subscribe: Daily Newsletter

 

Not your average apprentices

0 comments

How to ensure your apprenticeship programme actually gives your apprentices the skills they need while keeping them motivated throughout? Give them a personal mentor. This is the firm belief of Vinny La Bella, MD of Gallium Professional Services – and a practice already firmly entrenched in the company’s unique response to the skills shortage in the IT sector.

As an EOH company, one of Gallium’s core focuses is its people: their personal and professional development. A primary reseller of HP software as well as a professional service provider, Gallium’s diverse spectrum of work and expertise provides the ideal learning environment for those wanting to develop their skills and get hands-on experience – especially as they will have a mentor by their side throughout the first six critical months.
La Bella explains that Gallium adopted this “mentorship” approach based on management’s own experiences of learning. “My best learning experiences were personal. I tried things, made mistakes and, most importantly, had someone I could ask who had the time to help, and who wanted to help. This was the experience we wanted to pass onto our apprentices.”
Gallium has partnered with Software Testing Solutions (STS), the only black-owned software quality assurance company in South Africa. STS is renowned for their excellent training programmes, including their Accelerated Skills Development (ASD) programme, which is being used in Gallium’s apprenticeship programme. This partnership has resulted in Gallium’s apprenticeship programme with a difference.
Candidates start their apprenticeship at a boot camp which lasts between five and ten days. “Here we equip them with the absolute basics of business: everything from business ethics and etiquette to corporate dress code.”
Apprentices then immediately start working on a live Gallium project at a client doing testing – another differentiating factor of the programme.
“It’s very important that someone going into this field is given a realistic experience of the industry and what the work is about. By getting apprentices to work on live projects with our clients they get a holistic view of what the work entails and very practical experience. In this environment they also learn about far more than just IT. They learn important life lessons about teamwork and accountability for example,” says La Bella.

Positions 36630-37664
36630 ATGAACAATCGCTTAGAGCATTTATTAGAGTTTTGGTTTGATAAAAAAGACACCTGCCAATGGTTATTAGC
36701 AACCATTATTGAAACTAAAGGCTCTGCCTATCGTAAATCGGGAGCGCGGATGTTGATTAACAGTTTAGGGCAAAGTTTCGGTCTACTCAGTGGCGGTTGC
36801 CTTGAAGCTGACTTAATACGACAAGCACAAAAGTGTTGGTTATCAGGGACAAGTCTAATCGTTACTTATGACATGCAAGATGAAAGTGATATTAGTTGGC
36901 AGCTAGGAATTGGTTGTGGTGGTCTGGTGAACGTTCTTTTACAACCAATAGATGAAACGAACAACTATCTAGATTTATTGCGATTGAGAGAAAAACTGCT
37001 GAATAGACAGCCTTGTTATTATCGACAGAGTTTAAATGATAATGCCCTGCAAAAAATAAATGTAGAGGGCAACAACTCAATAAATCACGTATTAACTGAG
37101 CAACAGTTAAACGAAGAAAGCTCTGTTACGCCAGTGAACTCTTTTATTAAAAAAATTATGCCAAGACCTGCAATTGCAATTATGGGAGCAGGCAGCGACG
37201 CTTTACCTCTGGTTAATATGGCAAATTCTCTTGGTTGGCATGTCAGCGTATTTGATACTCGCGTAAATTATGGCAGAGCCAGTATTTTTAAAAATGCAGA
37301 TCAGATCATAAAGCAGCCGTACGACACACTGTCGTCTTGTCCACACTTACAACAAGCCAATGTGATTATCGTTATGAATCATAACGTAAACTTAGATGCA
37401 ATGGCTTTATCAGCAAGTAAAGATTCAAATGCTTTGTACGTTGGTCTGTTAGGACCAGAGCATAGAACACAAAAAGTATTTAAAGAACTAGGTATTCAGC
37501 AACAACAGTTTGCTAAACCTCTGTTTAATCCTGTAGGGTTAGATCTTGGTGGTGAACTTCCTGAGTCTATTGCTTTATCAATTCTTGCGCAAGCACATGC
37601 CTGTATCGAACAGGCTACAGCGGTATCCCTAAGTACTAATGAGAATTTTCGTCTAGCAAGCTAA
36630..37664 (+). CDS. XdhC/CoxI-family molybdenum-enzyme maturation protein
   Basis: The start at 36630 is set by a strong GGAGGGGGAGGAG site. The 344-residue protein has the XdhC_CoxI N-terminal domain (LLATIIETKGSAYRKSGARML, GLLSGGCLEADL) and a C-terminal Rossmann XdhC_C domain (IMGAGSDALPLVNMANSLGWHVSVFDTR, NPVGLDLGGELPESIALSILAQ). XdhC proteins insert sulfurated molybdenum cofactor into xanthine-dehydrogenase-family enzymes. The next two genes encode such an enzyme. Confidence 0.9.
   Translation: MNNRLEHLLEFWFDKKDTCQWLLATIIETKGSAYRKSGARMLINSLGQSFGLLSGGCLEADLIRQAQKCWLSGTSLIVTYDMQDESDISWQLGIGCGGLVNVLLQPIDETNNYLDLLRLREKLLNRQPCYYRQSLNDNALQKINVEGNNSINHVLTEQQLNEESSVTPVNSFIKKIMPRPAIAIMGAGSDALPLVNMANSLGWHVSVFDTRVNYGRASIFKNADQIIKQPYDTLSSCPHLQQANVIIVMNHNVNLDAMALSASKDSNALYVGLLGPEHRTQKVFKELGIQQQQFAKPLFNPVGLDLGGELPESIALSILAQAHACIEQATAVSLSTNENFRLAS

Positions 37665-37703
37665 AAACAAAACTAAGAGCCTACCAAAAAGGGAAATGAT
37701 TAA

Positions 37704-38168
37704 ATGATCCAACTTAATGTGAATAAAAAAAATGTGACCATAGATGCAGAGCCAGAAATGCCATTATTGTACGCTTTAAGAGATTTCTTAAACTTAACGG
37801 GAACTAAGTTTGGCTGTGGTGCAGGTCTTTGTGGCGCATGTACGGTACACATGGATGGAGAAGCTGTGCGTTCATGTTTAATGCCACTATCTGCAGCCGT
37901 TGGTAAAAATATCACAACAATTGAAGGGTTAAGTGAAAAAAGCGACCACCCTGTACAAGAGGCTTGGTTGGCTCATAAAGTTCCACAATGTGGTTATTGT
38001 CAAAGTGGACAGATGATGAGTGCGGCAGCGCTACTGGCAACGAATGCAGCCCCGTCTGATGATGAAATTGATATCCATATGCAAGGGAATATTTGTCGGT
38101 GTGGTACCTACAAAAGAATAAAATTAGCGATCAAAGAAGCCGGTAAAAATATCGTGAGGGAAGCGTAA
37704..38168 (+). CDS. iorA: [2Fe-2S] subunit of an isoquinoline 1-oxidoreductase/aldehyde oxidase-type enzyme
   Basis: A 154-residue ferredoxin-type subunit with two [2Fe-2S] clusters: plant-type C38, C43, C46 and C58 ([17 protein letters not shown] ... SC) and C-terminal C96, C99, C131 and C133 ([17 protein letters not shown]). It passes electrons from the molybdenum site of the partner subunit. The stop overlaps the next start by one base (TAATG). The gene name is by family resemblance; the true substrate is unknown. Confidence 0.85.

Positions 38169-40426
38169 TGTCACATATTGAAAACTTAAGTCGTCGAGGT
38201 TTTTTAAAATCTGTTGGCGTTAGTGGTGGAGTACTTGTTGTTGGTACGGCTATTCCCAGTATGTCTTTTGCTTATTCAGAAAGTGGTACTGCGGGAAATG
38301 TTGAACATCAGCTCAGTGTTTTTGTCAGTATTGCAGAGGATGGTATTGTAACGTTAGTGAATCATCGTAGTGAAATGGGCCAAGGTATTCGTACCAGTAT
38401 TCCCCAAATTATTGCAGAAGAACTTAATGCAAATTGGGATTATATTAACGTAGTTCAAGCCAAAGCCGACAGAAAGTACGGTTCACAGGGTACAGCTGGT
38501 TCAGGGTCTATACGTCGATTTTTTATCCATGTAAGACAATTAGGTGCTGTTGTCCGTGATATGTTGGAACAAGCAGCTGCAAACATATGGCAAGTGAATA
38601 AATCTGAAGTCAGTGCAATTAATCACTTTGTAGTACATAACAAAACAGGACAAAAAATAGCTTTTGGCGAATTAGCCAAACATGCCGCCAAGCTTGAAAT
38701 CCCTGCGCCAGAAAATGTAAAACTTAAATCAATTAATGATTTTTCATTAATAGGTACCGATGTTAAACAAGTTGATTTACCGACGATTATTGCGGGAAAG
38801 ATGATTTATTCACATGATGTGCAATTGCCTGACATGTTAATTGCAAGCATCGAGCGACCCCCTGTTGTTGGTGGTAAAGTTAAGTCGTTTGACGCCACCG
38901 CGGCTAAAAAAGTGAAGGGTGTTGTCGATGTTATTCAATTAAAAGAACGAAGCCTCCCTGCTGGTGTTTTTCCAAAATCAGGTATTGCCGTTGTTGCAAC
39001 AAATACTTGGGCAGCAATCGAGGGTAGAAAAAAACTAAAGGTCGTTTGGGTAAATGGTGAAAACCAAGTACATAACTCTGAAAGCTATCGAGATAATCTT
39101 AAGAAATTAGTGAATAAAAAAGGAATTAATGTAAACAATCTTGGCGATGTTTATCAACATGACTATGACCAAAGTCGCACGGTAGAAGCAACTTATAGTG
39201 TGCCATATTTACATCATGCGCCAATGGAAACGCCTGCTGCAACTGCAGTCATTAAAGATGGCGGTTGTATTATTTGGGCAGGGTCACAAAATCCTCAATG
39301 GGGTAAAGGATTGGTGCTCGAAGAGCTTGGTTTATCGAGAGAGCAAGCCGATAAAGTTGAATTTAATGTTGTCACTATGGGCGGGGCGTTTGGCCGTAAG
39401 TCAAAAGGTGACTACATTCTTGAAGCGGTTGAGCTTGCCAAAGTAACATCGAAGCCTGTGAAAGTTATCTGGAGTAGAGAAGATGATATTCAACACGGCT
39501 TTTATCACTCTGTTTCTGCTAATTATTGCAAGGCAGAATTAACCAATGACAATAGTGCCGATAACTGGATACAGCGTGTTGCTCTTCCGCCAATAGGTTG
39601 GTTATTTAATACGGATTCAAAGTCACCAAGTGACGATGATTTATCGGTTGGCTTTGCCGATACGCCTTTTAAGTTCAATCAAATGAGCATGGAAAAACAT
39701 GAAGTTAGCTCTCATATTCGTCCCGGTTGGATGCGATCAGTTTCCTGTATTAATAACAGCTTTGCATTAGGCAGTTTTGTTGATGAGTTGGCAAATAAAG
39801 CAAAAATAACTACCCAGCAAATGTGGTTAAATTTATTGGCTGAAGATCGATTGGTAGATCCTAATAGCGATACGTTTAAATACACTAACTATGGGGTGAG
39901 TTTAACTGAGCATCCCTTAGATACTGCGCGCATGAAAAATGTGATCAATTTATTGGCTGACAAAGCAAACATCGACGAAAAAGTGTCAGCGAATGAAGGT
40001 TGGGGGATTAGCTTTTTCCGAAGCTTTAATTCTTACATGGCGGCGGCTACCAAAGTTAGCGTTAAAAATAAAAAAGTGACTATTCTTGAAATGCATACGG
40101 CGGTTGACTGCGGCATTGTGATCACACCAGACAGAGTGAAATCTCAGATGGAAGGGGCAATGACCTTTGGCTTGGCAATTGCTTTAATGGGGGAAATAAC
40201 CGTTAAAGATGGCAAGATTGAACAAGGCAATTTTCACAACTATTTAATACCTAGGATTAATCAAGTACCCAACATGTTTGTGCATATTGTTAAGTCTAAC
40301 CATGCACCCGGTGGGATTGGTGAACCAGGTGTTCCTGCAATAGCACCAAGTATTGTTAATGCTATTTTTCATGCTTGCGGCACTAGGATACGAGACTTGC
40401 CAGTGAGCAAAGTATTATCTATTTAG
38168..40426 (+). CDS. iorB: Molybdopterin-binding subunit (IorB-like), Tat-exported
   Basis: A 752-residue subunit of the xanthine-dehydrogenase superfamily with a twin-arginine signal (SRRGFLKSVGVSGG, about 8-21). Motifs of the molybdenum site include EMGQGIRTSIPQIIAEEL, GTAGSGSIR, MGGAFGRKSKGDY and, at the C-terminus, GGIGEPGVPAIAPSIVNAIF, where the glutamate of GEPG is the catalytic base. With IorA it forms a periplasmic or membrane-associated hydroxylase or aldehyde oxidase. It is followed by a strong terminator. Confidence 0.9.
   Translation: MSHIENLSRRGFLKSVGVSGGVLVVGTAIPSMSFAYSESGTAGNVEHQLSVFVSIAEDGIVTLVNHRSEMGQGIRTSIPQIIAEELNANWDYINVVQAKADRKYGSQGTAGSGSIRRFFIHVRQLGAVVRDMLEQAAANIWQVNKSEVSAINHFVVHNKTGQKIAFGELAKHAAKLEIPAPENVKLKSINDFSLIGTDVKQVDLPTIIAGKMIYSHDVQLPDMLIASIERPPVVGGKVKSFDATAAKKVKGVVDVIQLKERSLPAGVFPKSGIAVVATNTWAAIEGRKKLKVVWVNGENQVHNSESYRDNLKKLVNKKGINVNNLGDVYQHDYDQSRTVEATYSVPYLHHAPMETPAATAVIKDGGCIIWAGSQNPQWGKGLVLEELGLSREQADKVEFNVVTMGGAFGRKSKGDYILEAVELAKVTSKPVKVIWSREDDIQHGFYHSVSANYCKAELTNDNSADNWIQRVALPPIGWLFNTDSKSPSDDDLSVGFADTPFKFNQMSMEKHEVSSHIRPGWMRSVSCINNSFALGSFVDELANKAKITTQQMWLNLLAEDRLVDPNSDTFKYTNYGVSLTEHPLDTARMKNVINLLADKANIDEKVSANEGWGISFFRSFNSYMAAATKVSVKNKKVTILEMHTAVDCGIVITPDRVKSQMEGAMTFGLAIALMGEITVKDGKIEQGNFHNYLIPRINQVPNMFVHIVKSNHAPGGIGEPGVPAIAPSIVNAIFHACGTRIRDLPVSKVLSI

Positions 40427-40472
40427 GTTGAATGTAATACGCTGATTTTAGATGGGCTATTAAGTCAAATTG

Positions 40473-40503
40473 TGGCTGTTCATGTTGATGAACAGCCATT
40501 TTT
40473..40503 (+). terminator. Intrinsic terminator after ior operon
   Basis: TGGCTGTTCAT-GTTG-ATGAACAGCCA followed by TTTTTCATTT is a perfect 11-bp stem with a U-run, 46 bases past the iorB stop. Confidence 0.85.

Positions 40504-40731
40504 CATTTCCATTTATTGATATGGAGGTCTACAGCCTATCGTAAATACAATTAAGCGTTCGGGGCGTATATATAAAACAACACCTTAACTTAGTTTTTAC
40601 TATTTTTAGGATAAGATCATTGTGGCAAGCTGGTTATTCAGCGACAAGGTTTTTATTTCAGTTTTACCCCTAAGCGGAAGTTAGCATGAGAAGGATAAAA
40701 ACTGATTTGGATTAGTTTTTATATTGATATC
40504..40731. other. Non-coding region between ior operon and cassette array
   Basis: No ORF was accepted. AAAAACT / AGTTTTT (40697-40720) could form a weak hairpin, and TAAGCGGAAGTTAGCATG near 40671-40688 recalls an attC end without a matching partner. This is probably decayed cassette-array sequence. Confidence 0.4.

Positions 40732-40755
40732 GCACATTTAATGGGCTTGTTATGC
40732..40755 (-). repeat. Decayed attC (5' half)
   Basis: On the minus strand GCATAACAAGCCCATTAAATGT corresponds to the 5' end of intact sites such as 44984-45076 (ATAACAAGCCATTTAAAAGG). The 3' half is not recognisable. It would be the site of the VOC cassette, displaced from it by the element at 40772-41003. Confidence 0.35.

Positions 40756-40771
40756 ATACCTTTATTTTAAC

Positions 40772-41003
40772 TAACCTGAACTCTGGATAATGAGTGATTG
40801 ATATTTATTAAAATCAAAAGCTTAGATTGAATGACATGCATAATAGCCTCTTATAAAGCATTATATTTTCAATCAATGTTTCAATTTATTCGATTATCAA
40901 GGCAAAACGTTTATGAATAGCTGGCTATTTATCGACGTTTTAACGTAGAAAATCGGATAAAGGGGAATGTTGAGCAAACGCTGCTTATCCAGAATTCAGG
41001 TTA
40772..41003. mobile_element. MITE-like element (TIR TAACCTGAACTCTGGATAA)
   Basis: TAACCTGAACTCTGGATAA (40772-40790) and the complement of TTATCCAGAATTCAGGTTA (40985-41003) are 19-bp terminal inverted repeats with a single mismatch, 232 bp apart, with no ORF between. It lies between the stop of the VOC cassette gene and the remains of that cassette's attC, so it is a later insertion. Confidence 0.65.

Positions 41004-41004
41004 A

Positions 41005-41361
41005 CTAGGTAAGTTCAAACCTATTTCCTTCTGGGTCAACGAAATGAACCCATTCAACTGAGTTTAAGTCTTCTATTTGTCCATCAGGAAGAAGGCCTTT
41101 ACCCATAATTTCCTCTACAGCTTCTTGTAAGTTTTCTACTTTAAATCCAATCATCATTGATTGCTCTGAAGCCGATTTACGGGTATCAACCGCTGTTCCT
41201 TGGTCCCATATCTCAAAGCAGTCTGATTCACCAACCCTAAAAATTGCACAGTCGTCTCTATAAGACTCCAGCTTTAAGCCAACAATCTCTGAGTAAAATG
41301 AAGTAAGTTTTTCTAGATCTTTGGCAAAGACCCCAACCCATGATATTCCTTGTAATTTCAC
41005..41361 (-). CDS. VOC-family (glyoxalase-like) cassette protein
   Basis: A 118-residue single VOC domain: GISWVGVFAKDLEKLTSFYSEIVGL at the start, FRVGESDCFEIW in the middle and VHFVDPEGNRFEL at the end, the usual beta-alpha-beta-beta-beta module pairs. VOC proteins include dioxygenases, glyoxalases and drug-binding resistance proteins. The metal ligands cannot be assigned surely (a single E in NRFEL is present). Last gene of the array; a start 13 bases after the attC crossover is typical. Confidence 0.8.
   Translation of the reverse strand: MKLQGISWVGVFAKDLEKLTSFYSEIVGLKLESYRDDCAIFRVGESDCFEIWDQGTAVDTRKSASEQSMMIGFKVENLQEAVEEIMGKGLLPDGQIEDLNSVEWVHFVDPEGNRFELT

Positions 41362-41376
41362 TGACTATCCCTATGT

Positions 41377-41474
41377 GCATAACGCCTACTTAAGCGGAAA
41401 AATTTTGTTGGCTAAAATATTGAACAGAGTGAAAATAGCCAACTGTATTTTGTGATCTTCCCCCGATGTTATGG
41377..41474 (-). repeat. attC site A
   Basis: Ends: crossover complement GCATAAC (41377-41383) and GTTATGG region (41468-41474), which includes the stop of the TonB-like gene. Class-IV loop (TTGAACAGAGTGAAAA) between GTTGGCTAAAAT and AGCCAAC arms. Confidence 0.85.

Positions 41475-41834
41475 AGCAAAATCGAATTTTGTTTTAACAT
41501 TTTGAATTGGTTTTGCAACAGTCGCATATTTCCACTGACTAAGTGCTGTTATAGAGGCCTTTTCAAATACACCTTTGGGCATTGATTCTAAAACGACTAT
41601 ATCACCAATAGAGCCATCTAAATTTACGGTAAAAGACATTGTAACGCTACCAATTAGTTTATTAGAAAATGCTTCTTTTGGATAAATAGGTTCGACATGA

Throughout the first six months of their apprenticeship candidates are shadowed by a mentor. They receive a progress report every week and are assessed every month throughout the programme ensuring that evaluation is ongoing, and that any problems or specific needs can be addressed timeously. La Bella explains that after the initial six months, apprentices start working as fully-fledged members of the team building their skills on site. Although they no longer have their own personal mentor, they still have access to one should they require it. Apprentices thus work their way up to becoming test analysts – and create a firm foundation on which to build their careers.
Gallium’s programme is demand driven, with the goal of retaining apprentices and eventually placing them at the company’s clients. The Accelerated Skills Development Programme (ASD) is outcomes based, ensuring that candidates learn both the practical and theoretical aspects they need to do the job. Upon completion, candidates receive SAQA accredited, SETA certification.
La Bella says that they are already seeing big things from the programme. “Our apprentices are proving invaluable in the teams. We’re learning with them and from them, ensuring that the programme just gets better and better.”
He adds that client response to the programme has also been overwhelming. “We currently have 23 apprentices learning on site at various customer adding to the programme by providing ideal learning opportunities. Because of the demand for skills, we’re looking to increase this number before the end of this year.”
Gallium’s response to the skills shortage and need for BEE development in the sector would thus appear to simply be to put its own skills, time and money where its mouth is.